Doctor, it hurts when I do this….
As Tommy Cooper would reply, “well then, don’t do it.” If life was that simple. Getting to see your GP presents the an increasing challenge. Where I live it takes 5 weeks. There are new large housing developments being constructed with more planned and no more GP surgeries. In fact, a surgery 2 miles away has just closed, as they don’t have enough doctors. The Telegraph reported an average 13 days wait and without urgent action, waits will quickly soar to “several weeks” the British Medical Association (BMA) warned. I think we are already there. Even a telephone consultation can be weeks away.
In such circumstances, the default for patients is evidenced by packed A&E departments; something now common place. More funding will help, but that is not the only solution as pressure will continue to grow unless the NHS look beyond their own doors. Doctors, like Teachers and may I suggest police officers are seen as people within the community who serve not only in their respective roles but more commonly as someone to confide in. They can be trusted, when all else fails, they will help and not judge. I think doctors are the most likely now to be the communities “agony aunt.” The police service has faced drastic cuts reducing a presence on the street and teachers are, if anything, needing the services of doctors themselves as they stress over Ofsted and catastrophic curriculum changes imposed by Mr Gove!
Public sector services are in the limelight this week relating to pay and a 1% cap. For decades Public Enquiries have highlighted failings within the “system” where information had not been shared, information missed or shortcomings in a duty of care. Slowly it seems public sector agencies such as Police, Fire, Social services and Schools work collaboratively together to ensure a “joined up approach.” I don’t list Health as in my experience the service is in a never ending internal spiral of restructuring and a changing of staff. Most would agree that money and mental health are inter-linked. Mind put make the case very well on their website. Debt, unemployment, housing issues and associated relationship breakdowns generate stress and anxiety. This leads to a dysfunctional lifestyle and more of the same. You may well be aware of the Liverpool advice on prescription project. Led by Liverpool CCG and Liverpool Citizens Advice this project has seen:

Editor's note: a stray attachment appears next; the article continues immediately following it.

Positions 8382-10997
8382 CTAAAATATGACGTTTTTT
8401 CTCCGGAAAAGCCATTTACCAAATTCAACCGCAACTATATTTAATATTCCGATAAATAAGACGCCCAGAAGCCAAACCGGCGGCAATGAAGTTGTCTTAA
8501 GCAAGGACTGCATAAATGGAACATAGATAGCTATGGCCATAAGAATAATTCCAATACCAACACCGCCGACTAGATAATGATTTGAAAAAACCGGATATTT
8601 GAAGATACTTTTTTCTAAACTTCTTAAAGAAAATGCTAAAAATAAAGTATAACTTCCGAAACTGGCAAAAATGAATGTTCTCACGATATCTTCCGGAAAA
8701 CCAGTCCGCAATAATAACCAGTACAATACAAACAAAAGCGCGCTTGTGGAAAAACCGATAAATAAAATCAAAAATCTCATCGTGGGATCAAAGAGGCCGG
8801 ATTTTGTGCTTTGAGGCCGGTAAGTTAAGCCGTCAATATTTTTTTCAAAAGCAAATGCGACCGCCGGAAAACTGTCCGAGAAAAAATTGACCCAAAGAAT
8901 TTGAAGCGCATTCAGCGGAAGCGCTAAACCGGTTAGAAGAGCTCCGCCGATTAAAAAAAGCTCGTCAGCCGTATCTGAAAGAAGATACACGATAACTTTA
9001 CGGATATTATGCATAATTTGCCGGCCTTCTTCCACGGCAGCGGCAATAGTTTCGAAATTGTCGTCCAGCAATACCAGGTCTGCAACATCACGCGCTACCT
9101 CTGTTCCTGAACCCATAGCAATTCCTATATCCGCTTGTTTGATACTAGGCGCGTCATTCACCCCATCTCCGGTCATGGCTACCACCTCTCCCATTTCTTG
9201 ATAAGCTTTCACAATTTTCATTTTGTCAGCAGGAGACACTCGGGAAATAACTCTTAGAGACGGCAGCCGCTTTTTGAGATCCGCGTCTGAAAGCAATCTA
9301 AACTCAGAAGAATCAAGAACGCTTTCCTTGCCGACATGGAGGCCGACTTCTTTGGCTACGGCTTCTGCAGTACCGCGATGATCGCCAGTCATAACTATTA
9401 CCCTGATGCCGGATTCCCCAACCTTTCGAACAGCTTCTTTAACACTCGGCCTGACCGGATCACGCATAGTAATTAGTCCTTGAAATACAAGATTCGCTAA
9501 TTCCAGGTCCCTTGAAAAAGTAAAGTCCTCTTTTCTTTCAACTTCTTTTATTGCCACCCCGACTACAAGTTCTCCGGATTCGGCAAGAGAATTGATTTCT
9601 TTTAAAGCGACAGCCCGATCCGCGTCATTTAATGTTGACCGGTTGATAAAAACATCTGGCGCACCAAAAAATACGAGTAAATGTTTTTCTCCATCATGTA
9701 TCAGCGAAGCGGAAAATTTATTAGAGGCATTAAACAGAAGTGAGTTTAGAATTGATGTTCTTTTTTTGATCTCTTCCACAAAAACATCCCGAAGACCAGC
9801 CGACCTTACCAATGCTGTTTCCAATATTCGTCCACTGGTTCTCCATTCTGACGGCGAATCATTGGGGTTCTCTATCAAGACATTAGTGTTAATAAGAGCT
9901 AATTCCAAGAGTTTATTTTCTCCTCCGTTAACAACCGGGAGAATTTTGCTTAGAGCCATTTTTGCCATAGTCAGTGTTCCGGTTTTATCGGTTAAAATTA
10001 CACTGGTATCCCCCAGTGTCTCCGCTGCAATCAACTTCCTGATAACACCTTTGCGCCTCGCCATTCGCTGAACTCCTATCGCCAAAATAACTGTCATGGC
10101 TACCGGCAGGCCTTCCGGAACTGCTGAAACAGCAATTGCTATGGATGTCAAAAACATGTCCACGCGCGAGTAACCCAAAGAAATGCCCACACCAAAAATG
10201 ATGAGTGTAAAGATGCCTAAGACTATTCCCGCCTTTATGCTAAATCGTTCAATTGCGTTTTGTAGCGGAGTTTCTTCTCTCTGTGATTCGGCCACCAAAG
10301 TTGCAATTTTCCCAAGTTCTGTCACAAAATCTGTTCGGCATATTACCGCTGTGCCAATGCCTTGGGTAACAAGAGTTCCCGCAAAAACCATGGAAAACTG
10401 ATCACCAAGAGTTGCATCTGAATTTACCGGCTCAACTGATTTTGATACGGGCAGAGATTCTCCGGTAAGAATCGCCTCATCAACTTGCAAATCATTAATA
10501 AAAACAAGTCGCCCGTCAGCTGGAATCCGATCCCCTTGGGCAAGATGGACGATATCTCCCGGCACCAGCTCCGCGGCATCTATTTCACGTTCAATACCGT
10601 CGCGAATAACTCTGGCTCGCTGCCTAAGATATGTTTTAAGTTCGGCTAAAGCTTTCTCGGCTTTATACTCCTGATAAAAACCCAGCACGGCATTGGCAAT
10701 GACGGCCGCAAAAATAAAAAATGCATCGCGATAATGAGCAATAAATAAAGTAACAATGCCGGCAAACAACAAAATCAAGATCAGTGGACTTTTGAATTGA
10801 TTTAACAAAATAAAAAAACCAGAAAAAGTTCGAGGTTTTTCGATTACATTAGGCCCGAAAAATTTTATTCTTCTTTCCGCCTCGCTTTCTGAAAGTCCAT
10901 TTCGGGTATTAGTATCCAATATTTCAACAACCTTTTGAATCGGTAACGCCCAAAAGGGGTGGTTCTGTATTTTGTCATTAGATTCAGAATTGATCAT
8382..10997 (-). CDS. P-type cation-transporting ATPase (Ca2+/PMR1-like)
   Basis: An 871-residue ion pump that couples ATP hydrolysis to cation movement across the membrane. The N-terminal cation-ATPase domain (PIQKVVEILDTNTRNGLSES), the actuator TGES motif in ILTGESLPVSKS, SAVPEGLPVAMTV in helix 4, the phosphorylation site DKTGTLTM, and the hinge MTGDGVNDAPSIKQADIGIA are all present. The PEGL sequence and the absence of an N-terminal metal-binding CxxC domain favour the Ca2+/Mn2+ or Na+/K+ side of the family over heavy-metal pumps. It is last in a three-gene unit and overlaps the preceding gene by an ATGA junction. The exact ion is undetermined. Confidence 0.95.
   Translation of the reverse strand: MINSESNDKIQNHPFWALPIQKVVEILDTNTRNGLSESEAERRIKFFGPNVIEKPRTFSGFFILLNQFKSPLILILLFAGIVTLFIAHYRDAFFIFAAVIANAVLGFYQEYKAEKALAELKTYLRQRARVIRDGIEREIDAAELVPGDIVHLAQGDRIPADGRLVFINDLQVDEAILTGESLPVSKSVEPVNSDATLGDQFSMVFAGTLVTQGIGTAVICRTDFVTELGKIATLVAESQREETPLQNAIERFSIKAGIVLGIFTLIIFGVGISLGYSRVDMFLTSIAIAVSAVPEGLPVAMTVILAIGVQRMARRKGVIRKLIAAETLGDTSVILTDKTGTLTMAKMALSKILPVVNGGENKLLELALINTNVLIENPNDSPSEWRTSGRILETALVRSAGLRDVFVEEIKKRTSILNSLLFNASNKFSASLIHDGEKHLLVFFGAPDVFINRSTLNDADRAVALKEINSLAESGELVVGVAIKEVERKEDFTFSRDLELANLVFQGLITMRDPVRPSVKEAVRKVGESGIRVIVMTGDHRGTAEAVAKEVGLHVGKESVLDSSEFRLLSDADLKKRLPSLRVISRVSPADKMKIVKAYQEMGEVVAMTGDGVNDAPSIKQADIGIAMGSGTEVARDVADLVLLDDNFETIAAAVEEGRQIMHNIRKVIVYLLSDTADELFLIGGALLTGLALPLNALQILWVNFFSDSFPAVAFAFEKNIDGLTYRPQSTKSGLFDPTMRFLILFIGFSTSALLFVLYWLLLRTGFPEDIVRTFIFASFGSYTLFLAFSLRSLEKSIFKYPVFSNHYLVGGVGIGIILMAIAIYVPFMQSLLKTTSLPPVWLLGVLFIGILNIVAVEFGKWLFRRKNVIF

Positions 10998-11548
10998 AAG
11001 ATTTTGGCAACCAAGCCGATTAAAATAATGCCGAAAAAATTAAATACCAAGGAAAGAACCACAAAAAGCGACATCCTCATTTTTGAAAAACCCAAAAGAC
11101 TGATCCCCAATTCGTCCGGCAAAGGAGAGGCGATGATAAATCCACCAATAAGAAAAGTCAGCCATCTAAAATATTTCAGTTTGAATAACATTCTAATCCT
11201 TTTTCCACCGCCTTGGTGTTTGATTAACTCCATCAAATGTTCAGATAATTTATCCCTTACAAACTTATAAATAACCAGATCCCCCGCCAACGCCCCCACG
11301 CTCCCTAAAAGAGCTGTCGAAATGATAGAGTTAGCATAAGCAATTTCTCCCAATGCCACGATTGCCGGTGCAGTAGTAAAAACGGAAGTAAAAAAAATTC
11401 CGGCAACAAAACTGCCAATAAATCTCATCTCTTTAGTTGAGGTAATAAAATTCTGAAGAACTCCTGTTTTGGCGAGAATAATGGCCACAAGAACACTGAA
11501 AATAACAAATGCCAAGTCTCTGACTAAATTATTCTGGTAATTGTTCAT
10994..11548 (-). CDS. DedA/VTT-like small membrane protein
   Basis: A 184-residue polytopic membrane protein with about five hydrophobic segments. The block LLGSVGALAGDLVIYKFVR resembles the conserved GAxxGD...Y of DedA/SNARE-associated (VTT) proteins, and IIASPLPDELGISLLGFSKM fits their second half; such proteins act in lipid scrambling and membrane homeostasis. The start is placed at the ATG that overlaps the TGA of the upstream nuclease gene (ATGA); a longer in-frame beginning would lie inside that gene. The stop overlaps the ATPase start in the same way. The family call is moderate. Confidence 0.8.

· An improvement of client health and wellbeing of 80%
· 60% of clients had never used advice services
· 30% of clients received case management support
· £10m has been gained as additional income for vulnerable clients
Other research by Citizens Advice shows that 19% of GPs time is spent discussing non-health matters. Read the report here…
I have been trying for two years now to find someone in the health sector to engage with us about the potential benefits of social prescribing; Strategic Transformation Programme leads, Director of Public Health and even my own doctor!! All I need is for a willingness for a health partner to just get on with it; which is what impressed me about the Liverpool experience, it was led by the head of the CCG; much like a social entrepreneur. A good example of this a social entrepreneur is Lord Andrew Mawson, who I heard as a guest speaker at a conference a few years ago. He is quite something. Years ago, he arrived in a run down church the east end of London as a young vicar and did something to change the way things were. You can see for yourself what he has achieved.
You can read more about Lord Mawson here. The approach is simple, bring people together who want to change things, agree how and get on with it.
As seen in Liverpool, 60% of clients referred to Citizens Advice by surgeries had not used advice services before; they were booking appointments with their doctor to act as their very own local Mary Poppins. There is a better way. As Rushmoor Citizens Advice lead the Health and Wellbeing project, let’s hope that we have partners, especially in the health sector that just want to get on with it and look for innovative ways to make things happen. Only then will clients holistic needs be met and ultimately the health service is able to deal promptly with health needs; whilst enabling partners to do what they do best.